Apo-AII is an elevated biomaker of chronic non-human primate ethanol self-administration

Willard M. Freeman, Randy S. Gooch, Melinda E. Lull, Travis J. Worst, Stephen J. Walker, Arron S.L. Xu, Heather Green, Peter J. Pierre, Kathleen A. Grant, Kent E. Vrana

    Research output: Contribution to journalArticlepeer-review

    16 Scopus citations


    Aims: Serum protein profiles were examined in näve, ethanol self-administering and ethanol abstinent cynomolgus monkeys (Macaca fasicularis) to search for differences in protein expression which could possibly serve as biomarkers of heavy ethanol consumption. Methods: Surface-enhanced laser desorption ionization time-of-flight (SELDI-ToF) mass spectrometry was used for proteomic profiling of serum. Results: Two proteins were identified by SELDI-ToF to be increased in ethanol self-administering compared with abstinent animals. These proteins were identified to be apolipoprotein AI (Apo-AI) and apolipoprotein AII (Apo-AII) by peptide mass fingerprinting and comparison with spectra of purified human Apo-AI and AII proteins. Immunoblot analysis of Apo-AI and Apo-AII was performed on a separate group of animals (within-animal ethanol-näve and self-administering) and confirmed a statistically significant increase in Apo-AII, while Apo-AI was unchanged. Conclusions: An open proteomic screen of serum and confirmation in a separate set of animals found Apo-AII to be increased in the serum of ethanol self-administering monkeys. These results are consistent with previous clinical studies of human ethanol consumption and serum apolipoprotein expression. Moreover, these results validate the use of non-human primates as a model organism for proteomic analysis of ethanol self-administration biomarkers.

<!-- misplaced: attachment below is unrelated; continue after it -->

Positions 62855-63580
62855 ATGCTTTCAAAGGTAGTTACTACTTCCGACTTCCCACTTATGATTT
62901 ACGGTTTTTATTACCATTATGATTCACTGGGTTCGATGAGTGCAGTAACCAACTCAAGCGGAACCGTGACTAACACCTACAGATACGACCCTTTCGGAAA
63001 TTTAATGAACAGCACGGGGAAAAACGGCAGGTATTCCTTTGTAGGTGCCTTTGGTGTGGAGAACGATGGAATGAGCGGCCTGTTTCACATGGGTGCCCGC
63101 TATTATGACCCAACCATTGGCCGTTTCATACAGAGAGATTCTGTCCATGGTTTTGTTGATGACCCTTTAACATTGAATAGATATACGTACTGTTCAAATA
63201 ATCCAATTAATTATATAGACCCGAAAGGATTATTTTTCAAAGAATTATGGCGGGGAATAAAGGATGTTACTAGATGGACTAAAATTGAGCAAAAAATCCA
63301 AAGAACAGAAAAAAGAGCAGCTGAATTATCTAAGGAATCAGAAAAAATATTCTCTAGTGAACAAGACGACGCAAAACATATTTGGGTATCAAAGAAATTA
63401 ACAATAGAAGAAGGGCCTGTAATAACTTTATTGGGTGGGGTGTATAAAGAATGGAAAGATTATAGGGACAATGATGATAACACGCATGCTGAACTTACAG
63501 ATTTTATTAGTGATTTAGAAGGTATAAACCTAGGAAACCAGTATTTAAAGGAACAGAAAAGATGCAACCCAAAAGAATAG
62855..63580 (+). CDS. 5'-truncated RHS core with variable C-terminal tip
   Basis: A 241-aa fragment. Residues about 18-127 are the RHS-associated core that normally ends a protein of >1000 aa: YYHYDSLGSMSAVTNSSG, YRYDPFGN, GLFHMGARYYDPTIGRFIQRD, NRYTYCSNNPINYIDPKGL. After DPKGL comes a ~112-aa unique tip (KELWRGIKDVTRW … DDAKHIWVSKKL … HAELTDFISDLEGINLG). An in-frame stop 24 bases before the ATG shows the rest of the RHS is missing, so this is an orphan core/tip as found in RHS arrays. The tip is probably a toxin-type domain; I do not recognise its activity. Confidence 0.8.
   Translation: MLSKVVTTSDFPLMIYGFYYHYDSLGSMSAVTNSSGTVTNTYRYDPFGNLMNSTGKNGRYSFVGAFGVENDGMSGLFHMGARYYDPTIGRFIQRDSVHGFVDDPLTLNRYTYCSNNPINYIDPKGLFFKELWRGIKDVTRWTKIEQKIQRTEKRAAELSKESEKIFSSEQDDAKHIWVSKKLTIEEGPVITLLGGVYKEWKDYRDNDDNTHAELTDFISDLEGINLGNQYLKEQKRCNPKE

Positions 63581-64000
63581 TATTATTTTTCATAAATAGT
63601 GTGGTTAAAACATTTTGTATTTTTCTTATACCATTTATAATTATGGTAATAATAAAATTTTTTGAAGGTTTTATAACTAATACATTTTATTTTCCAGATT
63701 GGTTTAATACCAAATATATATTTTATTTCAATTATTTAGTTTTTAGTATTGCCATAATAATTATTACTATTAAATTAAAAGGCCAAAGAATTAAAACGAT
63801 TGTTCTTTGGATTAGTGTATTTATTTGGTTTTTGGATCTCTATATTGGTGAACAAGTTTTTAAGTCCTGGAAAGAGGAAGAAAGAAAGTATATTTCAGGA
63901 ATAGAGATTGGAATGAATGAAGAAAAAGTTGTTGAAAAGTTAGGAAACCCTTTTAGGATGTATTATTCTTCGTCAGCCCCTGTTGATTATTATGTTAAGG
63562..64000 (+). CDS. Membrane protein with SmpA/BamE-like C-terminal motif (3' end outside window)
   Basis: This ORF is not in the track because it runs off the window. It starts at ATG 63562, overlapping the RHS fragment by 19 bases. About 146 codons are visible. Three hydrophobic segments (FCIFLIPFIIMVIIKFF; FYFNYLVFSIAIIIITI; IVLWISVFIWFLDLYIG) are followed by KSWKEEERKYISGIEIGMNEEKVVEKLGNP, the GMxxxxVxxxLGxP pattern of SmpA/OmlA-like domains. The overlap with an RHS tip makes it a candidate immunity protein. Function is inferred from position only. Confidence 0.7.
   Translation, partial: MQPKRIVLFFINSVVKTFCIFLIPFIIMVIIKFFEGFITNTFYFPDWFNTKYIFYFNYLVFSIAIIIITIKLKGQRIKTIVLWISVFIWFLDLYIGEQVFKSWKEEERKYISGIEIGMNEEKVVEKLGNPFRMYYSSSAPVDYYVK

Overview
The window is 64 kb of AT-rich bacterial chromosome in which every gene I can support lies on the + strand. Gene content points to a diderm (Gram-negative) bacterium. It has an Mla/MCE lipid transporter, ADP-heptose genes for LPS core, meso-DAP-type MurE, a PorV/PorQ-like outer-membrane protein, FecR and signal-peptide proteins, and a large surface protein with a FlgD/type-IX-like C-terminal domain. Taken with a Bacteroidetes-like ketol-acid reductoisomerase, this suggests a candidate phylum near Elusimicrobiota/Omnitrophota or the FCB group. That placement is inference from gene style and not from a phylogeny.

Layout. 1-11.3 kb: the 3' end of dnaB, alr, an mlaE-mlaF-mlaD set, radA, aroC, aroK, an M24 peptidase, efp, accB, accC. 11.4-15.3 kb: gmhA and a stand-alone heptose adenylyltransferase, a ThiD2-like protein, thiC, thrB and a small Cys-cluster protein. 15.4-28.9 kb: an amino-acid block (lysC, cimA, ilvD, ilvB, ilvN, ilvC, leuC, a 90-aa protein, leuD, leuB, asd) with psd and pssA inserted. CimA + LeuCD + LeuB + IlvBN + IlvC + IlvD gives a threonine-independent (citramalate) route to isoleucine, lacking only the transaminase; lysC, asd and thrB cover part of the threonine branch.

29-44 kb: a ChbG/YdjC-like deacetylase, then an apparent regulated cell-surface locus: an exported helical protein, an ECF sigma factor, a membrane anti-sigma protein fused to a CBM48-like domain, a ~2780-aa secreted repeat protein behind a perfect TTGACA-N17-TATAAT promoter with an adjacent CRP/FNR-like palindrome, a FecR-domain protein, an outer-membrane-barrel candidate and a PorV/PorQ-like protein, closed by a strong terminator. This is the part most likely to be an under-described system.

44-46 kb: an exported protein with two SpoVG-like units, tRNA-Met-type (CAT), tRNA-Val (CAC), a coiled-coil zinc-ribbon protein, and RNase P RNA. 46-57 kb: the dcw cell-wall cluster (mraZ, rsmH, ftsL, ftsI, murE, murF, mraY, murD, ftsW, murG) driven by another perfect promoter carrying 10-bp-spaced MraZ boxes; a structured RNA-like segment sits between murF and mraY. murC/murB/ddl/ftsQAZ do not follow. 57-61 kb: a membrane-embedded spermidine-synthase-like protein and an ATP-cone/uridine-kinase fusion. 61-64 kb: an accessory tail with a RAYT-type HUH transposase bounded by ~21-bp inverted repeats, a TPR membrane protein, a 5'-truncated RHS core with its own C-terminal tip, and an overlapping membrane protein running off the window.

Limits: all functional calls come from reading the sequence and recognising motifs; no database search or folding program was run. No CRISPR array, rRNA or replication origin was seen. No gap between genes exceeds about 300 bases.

Original languageEnglish (US)
    Pages (from-to)300-305
    Number of pages6
    JournalAlcohol and Alcoholism
    Issue number3
    StatePublished - May 2006

    ASJC Scopus subject areas

    • Medicine (miscellaneous)
    • Toxicology
    • Psychiatry and Mental health

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